For over four years, I embarked on the emotional rollercoaster of trying to conceive. Each month, I eagerly awaited those two pink lines on the pregnancy test, hoping that this would be the moment when my dream of becoming a parent would finally come true. But month after month, my heart sank as the tests showed up negative. I felt as though my body was failing me, and the weight of that disappointment was crushing.

Amidst this struggle, I faced a different kind of grief. Three times, I experienced the heart-wrenching pain of miscarriage. Each time, it felt like my body had betrayed me, leaving me with a deep sense of loss and self-blame. I couldn't help but wonder if there was something I could have done differently, or if it was somehow my fault.

Twice, I made the decision to opt for surgical abortions to terminate pregnancies. One was due to a miscarriage that wouldn't pass on its own, and the other was for a pregnancy that I couldn't support financially, logistically, or emotionally. While I felt empowered by my choices and wanted to act swiftly, I also carried the weight of knowing that my life could have taken a much different trajectory. The grief of envisioning a future that looked distinct from my current reality was a heavy burden to bear.

Throughout this journey, I found solace and relief through the unwavering support of my partners, friends, and the incredible activists who advocate for reproductive justice. They stood by my side, providing comfort and understanding during moments of grief and decision-making. Their presence reminded me that I was not alone, and empowered me to reclaim my bodily autonomy. These experiences have shaped my deep commitment to supporting people who are navigating the complex and often emotionally fraught terrain of abortion and loss.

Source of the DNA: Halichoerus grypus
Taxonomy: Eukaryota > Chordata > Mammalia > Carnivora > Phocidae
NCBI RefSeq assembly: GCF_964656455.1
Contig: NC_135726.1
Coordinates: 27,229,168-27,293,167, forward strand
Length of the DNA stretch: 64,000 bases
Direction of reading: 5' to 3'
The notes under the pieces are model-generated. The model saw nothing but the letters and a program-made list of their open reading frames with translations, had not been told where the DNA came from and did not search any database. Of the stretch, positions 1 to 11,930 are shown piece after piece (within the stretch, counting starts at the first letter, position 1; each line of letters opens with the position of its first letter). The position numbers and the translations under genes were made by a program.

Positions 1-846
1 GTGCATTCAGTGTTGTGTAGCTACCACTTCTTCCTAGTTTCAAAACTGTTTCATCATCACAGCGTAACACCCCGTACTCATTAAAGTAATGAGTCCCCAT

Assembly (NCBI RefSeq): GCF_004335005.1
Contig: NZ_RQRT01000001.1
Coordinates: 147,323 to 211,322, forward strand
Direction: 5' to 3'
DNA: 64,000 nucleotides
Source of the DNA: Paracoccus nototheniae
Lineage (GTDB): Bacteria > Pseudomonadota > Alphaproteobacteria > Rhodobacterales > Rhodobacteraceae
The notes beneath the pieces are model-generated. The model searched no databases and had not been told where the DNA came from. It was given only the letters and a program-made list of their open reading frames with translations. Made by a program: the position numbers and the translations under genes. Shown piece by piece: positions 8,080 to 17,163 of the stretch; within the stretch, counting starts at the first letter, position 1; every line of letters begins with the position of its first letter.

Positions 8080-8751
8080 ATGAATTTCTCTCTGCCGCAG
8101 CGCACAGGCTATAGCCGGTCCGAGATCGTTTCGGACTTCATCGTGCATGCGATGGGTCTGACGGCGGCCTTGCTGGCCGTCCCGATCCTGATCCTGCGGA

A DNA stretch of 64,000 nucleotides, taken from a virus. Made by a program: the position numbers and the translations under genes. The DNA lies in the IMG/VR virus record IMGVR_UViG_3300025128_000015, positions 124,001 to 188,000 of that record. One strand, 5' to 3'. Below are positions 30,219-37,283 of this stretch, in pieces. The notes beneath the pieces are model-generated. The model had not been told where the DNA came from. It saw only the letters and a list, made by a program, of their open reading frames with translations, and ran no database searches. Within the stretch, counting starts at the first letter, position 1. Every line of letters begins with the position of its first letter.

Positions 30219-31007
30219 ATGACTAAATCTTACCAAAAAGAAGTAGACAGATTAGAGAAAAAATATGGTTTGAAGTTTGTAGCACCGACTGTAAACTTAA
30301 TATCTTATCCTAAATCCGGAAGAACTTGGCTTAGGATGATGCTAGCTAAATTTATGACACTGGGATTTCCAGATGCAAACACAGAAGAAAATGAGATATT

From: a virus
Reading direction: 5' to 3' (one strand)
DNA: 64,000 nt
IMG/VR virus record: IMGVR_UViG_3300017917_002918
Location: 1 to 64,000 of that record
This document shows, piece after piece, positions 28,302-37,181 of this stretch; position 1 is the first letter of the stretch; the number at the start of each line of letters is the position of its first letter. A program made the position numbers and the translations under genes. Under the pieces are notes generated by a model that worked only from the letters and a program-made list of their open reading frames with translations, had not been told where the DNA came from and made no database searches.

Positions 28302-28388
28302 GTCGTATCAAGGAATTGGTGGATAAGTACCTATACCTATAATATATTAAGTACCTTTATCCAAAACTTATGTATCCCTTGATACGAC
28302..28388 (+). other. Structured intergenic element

the death of my father

My world stopped when my dad died, following a sudden cardiac event that left him on life support for a month. My relationship with my dad was close, but had always been emotionally complex. He had battled poor health for years, and I had convinced myself that I was prepared for his eventual death. I thought I had done my grieving in advance, and that I knew what to expect. What I learned is that you cannot pre-grieve loss. The emotions that flood our souls when we lose a beloved are unpredictable, and we can't fully anticipate how grief will meet us.

When my dad died, I was overwhelmed by a surge of anger. Instead of tears, my predominant emotion was rage. It felt like a storm brewing inside me, and I couldn't find a way to connect with my family. They didn't do anything wrong; it was just that my grief showed up as anger and isolation. I realized that I needed to process my grief with people outside my immediate family. My mother had lost her husband, and my siblings had lost their dad. They were all dealing with their unique experiences of profound grief. My feelings of anger, regret, and confusion were mine to carry and share with those who could support me.